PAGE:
John the Baptist acts as a good model for Advent, when the theme of repentance is prevalent. CNS photo/Octavio Duran

John the Baptist sets the tone for season

By  Fr. Yaw Acheampong
  • November 30, 2019

As the calendar flips to December and we enter the Advent season, thoughts naturally turn to Christmas.

Advent is the start of the new Liturgical Year (this year Cycle A), a season of preparation on so many levels, spiritually and otherwise.

By the time we even begin Advent on Dec. 1, almost every store has brought out its Christmas merchandise to start the shopping season. We begin to hear the bells ringing in the malls and even the singing of Christmas carols in stores. 

This means that at the very early stage of our Advent journey, we may be tempted to solely engage in the activities that are associated with the preparation for Christmas in our secular world — shopping, home decoration, gift-wrapping and writing of Christmas cards. 

There is nothing wrong with spending some of our time on these activities, but it is very important that we keep our eyes fixed on the Lord to help us spiritually prepare to celebrate Christmas. Advent invites us in a special way to reflect on what the season means to us as followers of Christ. 

We need to look deep within our hearts to rediscover the spiritual understanding of the true meaning of Advent. We need to renew our strong desire to encounter God by demonstrating an attitude of repentance. 

The season of Advent can be described as a period of waiting during which we seek ways towards spiritual renewal. How can we make use of this waiting period to get ready to celebrate Christmas? Where do we start? 

In light of the penitential nature of Advent, this might be a good time to turn to John the Baptist for inspiration on making the best use of the season. 

John the Baptist is described in the Gospels as “a child called to be a prophet of the Most High to go before the Lord to prepare His way” (Luke 1). The Gospel of Matthew describes the ministry of John the Baptist by focusing on the theme of transformation: repentance and bearing of good fruits through genuine repentance (Chapter 3). 

By reflecting on the theme of transformation as a spiritual exercise we may redirect our steps towards Christ. When we strive to respond to the call to change our ways by embracing what John the Baptist preached about, we may encounter a more spiritual path to Christmas.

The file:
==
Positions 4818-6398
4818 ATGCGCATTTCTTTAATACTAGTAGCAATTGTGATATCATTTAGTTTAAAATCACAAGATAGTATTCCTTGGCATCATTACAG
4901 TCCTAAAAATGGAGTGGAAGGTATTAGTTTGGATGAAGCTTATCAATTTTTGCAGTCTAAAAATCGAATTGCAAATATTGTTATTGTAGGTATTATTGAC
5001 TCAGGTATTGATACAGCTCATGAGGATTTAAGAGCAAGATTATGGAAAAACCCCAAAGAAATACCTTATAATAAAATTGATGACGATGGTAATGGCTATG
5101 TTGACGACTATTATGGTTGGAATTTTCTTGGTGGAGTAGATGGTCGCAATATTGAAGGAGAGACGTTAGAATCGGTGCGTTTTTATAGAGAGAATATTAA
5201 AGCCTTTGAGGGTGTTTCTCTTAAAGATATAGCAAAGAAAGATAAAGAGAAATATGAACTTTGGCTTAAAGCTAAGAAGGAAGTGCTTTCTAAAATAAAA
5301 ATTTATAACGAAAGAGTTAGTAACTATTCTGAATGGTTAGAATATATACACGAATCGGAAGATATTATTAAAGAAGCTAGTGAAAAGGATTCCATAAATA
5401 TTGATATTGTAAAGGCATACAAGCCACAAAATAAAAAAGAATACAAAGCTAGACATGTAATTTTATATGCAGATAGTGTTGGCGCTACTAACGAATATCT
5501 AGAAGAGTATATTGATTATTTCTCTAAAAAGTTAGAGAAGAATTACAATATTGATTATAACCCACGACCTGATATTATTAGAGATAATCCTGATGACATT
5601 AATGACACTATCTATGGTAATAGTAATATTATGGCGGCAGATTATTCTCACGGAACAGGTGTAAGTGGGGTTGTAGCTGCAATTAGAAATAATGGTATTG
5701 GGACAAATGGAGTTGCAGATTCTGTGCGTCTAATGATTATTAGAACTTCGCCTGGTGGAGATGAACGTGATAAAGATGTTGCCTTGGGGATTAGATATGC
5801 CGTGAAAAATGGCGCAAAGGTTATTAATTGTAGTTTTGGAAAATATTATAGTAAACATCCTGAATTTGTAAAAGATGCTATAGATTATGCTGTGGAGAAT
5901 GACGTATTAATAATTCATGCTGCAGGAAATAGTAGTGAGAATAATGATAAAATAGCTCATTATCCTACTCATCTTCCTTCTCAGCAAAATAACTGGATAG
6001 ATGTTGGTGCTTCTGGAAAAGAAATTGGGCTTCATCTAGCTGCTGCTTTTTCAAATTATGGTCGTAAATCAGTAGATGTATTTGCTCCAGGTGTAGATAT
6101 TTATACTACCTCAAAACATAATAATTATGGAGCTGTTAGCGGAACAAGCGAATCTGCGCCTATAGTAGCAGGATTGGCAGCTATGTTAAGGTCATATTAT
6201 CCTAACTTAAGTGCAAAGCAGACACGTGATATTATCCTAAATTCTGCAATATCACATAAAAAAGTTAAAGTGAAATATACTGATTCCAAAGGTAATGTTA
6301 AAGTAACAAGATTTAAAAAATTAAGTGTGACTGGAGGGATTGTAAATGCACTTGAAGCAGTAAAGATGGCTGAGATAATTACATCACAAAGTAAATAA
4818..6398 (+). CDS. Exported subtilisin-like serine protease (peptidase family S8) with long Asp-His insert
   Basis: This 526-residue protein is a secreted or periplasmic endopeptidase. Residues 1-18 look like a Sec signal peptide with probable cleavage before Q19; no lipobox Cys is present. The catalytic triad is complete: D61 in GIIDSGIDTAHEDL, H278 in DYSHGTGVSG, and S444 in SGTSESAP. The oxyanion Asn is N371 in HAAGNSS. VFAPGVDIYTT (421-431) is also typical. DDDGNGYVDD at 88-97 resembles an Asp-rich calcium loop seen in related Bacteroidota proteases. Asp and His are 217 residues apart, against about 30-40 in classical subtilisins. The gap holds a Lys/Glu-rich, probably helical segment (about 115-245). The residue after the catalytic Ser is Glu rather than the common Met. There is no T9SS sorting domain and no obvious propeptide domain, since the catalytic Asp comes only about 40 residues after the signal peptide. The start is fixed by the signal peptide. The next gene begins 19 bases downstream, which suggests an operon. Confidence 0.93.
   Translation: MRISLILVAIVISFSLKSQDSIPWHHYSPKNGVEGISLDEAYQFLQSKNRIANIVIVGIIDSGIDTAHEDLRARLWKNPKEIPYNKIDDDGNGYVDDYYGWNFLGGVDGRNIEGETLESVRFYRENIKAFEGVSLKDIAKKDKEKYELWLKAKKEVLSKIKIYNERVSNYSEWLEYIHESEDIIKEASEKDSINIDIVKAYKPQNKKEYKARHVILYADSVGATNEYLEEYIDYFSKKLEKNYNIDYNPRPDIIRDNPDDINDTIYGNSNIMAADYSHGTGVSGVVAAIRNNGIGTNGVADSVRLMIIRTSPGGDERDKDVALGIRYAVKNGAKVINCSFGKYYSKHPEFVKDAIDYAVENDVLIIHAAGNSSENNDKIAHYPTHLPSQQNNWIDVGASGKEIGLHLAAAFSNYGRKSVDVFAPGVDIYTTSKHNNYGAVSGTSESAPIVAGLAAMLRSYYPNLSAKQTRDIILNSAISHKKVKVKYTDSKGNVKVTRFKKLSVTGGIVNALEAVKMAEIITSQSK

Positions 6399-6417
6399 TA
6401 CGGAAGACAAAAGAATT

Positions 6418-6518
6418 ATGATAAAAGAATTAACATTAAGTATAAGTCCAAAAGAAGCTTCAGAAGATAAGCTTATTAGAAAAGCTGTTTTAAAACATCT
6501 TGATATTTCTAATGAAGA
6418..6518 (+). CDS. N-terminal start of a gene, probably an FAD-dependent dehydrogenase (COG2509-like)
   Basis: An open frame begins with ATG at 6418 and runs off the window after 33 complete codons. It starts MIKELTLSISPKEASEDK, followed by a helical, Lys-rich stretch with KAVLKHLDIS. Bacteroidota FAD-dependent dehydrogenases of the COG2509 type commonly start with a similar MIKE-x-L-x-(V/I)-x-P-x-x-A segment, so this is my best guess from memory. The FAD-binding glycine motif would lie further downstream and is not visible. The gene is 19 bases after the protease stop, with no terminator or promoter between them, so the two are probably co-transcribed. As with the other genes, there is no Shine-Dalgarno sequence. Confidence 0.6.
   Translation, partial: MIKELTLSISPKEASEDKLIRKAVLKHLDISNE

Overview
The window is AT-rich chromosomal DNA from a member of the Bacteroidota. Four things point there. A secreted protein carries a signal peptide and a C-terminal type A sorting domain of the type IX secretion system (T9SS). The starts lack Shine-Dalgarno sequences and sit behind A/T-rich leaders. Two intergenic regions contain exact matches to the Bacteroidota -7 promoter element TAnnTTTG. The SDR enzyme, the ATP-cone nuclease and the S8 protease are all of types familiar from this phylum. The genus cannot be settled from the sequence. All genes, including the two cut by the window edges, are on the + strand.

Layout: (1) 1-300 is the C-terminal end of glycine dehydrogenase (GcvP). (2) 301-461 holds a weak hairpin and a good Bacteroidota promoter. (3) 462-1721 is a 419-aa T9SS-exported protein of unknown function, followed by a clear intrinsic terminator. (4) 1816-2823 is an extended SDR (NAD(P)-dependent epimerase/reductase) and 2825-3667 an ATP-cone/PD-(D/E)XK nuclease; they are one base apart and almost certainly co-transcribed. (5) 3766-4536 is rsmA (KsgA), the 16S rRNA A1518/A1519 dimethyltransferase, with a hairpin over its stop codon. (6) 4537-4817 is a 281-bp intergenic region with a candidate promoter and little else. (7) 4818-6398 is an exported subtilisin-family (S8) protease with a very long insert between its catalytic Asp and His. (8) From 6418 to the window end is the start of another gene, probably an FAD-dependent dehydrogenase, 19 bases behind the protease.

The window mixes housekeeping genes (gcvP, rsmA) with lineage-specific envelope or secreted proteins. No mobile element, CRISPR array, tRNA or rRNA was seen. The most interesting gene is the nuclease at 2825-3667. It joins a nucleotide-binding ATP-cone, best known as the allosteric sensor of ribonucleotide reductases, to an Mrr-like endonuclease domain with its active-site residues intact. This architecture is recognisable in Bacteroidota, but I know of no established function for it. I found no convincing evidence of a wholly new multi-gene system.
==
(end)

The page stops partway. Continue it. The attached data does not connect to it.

The celebration of Confession, learning to move from our past ways to a new beginning of hope and to live as followers of Christ — all these are actions that are in the spirit of Advent. In the apostolic exhortation Christus Vivit (Christ is Alive), Pope Francis explains that our personal vocation as disciples is more than the expression of what we do: “It is a path guiding our many efforts and actions towards service to others” (255).

When we strive to respond to the call by John the Baptist during this period of waiting, we can learn to be of service to others. When we serve we may prepare others for the coming of the Lord on Christmas Day. 

It is interesting to note that sometimes we use stickers with messages “keep Christ in Christmas” as a way of counteracting the effects of the attitude of secularism. 

However, to make the season of Advent Christ-centred we need to do more. We need to change our attitude to life and allow the Spirit to “guide our feet into the way of peace” (Luke 1:79). 

Advent calls us to surrender ourselves and be transformed by the Spirit of love of God. 

Have a spirit-filled Advent season!   

(Fr. Acheampong is pastor at Our Lady of Peace Parish in Toronto.)

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